Maintenance of Remission
Intact peristalsis is integral to keeping the gut microbiome in balance. Hence, one primary strategy to treat SIBO and decrease the number of flares is the use of promotility drugs. This is mainly directed towards facilitation of phase III migrating motor complexes (MMC) or housekeeper waves which occur every 90–120 minutes and sweep through the whole length of the small bowel . These waves clear the small bowel of residual food, secretions, and microorganisms. Several diseases that are associated with SIBO are known to have impaired MMCs, including IBS, opioid-induced dysmotility, diabetes, and bowel obstruction . Several receptors can be targeted to accentuate MMCs including motilin, 5HT4, ghrelin, and acetyl-choline receptors [72, 73].
In a small randomized trial of 34 cirrhotic patients , cisapride (a 5-HT4 agonist) was shown to be superior to placebo and non-inferior to antibiotics in normalization of the breath test. In a retrospective study, SIBO patients who underwent maintenance of remission with tegaserod (another 5-HT4 agonist) had less recurrence as compared to patients with no maintenance therapy, while treatment with erythromycin had a towards trend benefit . Larger prospective studies are required to elaborate the exact dosing, timing, and duration of promotility drugs in maintaining the remission among SIBO patients.
Laxatives and Secretogogues
Similar to promotility drugs, it appears intuitive that dilution of small bowel contents and improving the flow of gut content would help to decrease the bacterial population in the small bowel. However, very limited data exist to support this hypothesis. A recent prospective uncontrolled study has shown that 2 weeks of therapy with lubiprostone was effective in normalization of breath tests in 7 out of 17 patients with SIBO . Future studies are needed to systematically define the role of these classes of medications in the management of SIBO.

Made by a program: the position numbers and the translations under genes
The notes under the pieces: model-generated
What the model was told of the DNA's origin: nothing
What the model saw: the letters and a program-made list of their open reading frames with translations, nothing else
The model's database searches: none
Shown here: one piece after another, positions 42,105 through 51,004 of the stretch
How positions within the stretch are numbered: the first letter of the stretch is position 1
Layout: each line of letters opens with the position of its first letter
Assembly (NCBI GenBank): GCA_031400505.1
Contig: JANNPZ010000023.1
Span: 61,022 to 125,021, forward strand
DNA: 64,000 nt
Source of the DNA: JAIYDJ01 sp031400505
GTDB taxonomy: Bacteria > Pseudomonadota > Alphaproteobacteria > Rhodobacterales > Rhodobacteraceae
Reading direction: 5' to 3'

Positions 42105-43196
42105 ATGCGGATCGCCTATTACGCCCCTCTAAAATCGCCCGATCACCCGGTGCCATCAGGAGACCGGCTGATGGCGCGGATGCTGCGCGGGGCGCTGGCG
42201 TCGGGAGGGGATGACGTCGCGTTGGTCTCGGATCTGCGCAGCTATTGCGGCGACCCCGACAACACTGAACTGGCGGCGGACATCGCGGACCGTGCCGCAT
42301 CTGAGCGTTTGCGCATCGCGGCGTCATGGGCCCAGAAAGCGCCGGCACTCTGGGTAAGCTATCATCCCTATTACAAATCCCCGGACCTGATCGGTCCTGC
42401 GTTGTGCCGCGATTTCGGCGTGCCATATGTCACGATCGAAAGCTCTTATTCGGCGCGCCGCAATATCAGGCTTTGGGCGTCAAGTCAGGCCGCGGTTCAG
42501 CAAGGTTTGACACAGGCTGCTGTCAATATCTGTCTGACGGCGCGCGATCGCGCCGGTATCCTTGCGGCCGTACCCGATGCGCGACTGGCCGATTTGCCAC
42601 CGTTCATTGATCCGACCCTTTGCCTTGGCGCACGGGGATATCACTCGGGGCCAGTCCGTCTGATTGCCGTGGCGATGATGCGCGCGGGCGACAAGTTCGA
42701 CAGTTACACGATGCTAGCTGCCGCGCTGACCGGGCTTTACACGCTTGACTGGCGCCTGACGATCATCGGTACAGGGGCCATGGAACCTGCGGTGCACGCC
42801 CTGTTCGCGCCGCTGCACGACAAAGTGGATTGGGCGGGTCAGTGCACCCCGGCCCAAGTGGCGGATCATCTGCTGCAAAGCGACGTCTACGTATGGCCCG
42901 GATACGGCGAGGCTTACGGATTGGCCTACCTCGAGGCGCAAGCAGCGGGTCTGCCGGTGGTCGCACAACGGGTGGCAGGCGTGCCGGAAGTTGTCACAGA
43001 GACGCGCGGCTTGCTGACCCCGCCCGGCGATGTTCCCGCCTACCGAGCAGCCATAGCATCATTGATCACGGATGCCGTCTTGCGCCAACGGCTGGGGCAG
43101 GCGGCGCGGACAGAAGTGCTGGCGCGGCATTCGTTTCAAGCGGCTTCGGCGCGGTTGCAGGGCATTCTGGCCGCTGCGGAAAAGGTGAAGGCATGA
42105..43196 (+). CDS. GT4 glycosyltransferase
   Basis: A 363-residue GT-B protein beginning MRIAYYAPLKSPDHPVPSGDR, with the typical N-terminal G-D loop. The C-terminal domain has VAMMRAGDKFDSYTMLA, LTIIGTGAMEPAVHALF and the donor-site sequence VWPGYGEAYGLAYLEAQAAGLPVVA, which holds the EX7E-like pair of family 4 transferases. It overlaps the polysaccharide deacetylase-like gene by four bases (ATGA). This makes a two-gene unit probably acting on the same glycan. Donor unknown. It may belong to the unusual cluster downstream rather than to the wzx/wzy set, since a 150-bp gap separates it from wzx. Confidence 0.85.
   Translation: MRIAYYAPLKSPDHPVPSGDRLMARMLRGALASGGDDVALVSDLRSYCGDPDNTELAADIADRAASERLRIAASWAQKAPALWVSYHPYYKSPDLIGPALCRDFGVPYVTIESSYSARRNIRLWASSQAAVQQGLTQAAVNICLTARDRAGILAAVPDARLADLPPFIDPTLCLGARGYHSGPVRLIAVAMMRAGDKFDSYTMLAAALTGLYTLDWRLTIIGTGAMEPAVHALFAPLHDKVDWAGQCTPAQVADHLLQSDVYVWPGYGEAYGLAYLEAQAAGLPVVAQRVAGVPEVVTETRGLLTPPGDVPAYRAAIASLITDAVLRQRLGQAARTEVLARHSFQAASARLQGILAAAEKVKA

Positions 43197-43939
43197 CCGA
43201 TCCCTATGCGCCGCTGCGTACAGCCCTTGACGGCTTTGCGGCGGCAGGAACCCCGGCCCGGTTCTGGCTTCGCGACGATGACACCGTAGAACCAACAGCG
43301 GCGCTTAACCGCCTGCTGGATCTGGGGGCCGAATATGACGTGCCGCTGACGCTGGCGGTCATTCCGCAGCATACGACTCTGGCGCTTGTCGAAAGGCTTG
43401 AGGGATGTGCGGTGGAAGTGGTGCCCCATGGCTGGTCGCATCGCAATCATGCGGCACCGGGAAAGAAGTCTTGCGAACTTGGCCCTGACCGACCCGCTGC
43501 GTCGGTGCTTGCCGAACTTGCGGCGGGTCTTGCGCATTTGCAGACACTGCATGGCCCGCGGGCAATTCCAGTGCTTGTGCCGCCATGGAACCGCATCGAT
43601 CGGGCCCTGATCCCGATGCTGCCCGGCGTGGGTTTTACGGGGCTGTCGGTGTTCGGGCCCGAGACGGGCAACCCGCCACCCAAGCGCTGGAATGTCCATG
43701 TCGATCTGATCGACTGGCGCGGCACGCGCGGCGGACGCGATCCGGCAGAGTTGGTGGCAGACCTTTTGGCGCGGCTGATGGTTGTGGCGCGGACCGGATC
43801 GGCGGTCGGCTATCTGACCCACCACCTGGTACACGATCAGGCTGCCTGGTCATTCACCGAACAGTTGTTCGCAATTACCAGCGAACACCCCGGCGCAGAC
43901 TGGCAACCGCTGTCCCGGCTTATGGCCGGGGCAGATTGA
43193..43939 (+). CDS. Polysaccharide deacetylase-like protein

Intolerance to fructose and lactose are common findings among patients with SIBO, and avoiding these food ingredients can lead to improvement of associated symptoms . While a low FODMAPs (fermentable oligosaccharides, disaccharides, monosaccharides, and polyols) diet has shown to have a significant effect on gut microbiota, the efficacy of low fermentation diets in eradication of SIBO has not been systematically addressed . Nevertheless, in theory, foods which contain fermentable ingredients provide a more favorable environment for the overgrowth of bacteria in the small bowel and avoiding these food should decrease the risk of bacterial overgrowth.
Treating the Underlying Cause
When possible, it is critical to address the underlying cause of SIBO, otherwise the chance of maintenance of remission will remain low.
Patients with narcotic-induced dysmotility may benefit from partial μ-receptor antagonists (e.g., methylnaltroxone  and naloxegol ), prucalopride , or lubiprostone . Intraabdominal adhesions can significantly impair peristalsis, and lysis of adhesions can be considered in such patients. Recent advanced techniques such as the use of bioabsorbable membranes have shown promising results in decreasing the risk of recurrence of adhesions . Stricturing diseases of the small bowel such as Crohn’s disease, tuberculosis, anastomotic stricture, and NSAID enteropathy should be addressed appropriately with medications, radiation enteritis, endoscopic intervention, or surgery. Underlying inflammatory small bowel diseases such as Crohn’s disease and celiac disease should be treated accordingly. Avoiding diabetic drugs known to slow gut motility (e.g., glucagon-like peptide-1 agonists)  and strict glycemic control are two strategies which can be adopted in patients with diabetic enteropathy and SIBO. Patients with connective tissue diseases and joint-hypermobility syndromes may benefit from promotility drugs.